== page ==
URGENT CARE BLOG

drinking effect on brain
08
Jun
2017

Moderate Drinking’s Effect On The Brain

Moderate drinking has a complicated effect on the body. In some ways, it can be helpful, but it also may have a long-term negative effect on your brain.

The Complexity of Alcohol’s Effect on Health

If you’re not quite sure whether light to moderate drinking of alcoholic beverages is good or bad for you, you’re not alone. Conflicting information abounds as to whether it’s actually beneficial for you, whether it’s detrimental to your health, or whether it doesn’t have a significant effect either way.

This is partially because scientists still aren’t quite able to draw a definitive link between your drinking habits and your wellness. For instance, there is some rather compelling data to suggest that light to moderate drinking can actually boost your heart health. A glass of wine or beer per night is considered by many to be a cornerstone of the “Mediterranean Diet”, which has been shown in several studies to be the healthiest nutritional plan out there.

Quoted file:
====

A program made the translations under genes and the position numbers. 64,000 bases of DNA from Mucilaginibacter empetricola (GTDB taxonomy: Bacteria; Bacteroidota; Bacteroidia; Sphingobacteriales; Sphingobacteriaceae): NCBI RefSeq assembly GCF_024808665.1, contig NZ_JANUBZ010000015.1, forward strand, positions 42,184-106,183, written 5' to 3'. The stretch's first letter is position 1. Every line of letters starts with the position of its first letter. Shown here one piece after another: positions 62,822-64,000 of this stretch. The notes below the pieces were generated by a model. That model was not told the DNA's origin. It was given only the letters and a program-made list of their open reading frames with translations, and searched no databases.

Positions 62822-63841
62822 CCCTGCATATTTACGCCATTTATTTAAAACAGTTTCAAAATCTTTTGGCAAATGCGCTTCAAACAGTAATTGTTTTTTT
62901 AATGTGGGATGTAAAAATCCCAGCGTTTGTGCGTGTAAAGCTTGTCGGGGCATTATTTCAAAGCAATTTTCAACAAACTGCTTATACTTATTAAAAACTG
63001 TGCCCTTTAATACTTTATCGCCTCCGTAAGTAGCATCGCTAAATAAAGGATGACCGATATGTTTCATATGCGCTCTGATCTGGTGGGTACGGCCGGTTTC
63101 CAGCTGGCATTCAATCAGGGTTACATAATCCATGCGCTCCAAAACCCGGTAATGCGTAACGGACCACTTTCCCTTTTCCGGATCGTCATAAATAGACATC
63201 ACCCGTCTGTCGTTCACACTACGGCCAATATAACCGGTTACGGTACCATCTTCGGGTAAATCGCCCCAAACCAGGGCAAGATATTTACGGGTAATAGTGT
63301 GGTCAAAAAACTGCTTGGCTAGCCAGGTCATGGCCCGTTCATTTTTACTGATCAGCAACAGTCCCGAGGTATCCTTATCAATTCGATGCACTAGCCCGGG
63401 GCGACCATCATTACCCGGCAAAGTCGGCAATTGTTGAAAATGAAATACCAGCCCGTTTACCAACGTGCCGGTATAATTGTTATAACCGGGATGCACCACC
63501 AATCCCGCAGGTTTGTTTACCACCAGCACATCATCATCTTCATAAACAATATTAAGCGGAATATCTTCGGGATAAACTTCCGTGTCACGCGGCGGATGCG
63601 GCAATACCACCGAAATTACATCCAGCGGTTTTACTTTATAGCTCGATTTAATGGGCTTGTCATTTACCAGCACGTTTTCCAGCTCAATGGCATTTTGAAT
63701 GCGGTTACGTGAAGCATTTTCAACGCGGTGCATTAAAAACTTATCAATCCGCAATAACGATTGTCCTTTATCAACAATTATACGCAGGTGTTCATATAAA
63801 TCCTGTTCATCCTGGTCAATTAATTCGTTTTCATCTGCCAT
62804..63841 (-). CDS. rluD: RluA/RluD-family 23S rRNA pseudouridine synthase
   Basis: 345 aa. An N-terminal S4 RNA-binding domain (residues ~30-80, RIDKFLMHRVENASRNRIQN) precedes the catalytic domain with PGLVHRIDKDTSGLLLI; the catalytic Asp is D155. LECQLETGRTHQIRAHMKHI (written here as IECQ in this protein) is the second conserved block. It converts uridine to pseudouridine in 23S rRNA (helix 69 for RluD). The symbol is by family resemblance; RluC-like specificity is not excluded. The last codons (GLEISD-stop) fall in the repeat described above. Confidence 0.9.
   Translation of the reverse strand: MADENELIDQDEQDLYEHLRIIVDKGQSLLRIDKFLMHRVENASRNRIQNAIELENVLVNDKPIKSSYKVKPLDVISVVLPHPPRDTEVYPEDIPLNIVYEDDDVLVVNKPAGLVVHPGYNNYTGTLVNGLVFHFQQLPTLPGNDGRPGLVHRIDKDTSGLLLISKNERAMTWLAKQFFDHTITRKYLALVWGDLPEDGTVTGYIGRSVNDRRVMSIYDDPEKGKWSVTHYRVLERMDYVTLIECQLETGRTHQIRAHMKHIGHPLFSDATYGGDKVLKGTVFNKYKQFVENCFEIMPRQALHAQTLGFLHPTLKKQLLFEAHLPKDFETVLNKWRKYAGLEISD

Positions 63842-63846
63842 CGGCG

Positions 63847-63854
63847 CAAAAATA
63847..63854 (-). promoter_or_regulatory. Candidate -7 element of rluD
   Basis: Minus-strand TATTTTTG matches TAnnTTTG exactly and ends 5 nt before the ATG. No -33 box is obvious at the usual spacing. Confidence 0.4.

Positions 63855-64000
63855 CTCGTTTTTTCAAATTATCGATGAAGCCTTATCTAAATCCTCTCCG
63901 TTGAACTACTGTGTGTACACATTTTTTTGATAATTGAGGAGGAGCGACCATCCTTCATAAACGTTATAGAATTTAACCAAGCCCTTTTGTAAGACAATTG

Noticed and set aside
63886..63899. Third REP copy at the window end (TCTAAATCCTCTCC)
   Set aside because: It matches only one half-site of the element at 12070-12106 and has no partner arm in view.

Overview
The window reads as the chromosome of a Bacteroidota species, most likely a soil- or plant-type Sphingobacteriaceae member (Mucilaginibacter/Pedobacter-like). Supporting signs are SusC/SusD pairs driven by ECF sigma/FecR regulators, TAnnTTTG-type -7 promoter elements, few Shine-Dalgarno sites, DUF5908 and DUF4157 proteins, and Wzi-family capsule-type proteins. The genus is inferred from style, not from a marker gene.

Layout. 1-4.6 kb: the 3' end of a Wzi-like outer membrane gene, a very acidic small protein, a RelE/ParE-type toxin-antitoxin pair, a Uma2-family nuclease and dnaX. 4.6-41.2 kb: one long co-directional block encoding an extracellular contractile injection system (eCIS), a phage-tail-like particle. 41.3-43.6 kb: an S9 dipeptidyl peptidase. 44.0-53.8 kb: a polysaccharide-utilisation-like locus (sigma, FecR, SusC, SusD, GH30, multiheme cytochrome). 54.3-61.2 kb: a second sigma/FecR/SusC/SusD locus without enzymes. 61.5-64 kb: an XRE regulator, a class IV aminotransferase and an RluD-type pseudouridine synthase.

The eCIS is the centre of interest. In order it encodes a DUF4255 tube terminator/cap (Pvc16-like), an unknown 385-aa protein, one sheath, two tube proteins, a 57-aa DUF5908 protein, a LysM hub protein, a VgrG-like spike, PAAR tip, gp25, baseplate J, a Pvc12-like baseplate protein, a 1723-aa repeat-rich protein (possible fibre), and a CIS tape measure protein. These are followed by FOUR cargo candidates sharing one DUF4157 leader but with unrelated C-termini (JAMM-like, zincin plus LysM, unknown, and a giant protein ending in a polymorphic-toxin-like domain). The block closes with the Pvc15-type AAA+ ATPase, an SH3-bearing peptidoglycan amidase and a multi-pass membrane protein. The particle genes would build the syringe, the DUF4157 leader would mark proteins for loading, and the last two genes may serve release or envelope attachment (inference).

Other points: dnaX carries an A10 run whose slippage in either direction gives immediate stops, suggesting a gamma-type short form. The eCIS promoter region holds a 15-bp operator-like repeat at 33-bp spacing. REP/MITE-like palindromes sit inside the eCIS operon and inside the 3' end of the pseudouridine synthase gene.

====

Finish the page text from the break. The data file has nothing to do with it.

On the other hand, a new study looks specifically at moderate drinkers’ brains and the potential effect of alcohol on the brain over a longer period of time. What they found was surprising: the hippocampus of moderate and heavy drinkers tends to atrophy (shrink and/or weaken) over time. The data suggests that the more a person drinks, the faster and more severe the atrophy becomes. The hippocampus is a part of the brain that regulates functions such as balance, spatial recognition, and memory recall. A poorly functioning hippocampus will lead to behaviors that are reminiscent of someone with dementia or a related disorder.

 

Is Drinking Definitely Going To Ruin My Brain?

If you’ve been following the Urgent 9 blog for any length of time, you know that we consistently stress the importance of understanding the difference between correlation and causation. This is a key component of the way the scientific method works: just because there seems to be a link between two things does not necessarily mean that one is caused by the other.

It’s important to realize that, especially in matters of nutrition, these are complex issues. For example, drinking has been shown to potentially increase cancer risk… but it has also been shown to reduce the risk of diabetes. Light to moderate drinking has been shown to help protect the heart, but now it has also been shown to potentially atrophy parts of the brain.

The reality is that things are not necessarily “only good” or “only bad” for you. Our bodies are incredibly complicated, and it’s up to you to have an intelligent picture of your personal health situation and goals, and work with your doctor with that knowledge in mind to come up with the best dietary approach.

08 ,Jun 2017    |    0 Comments
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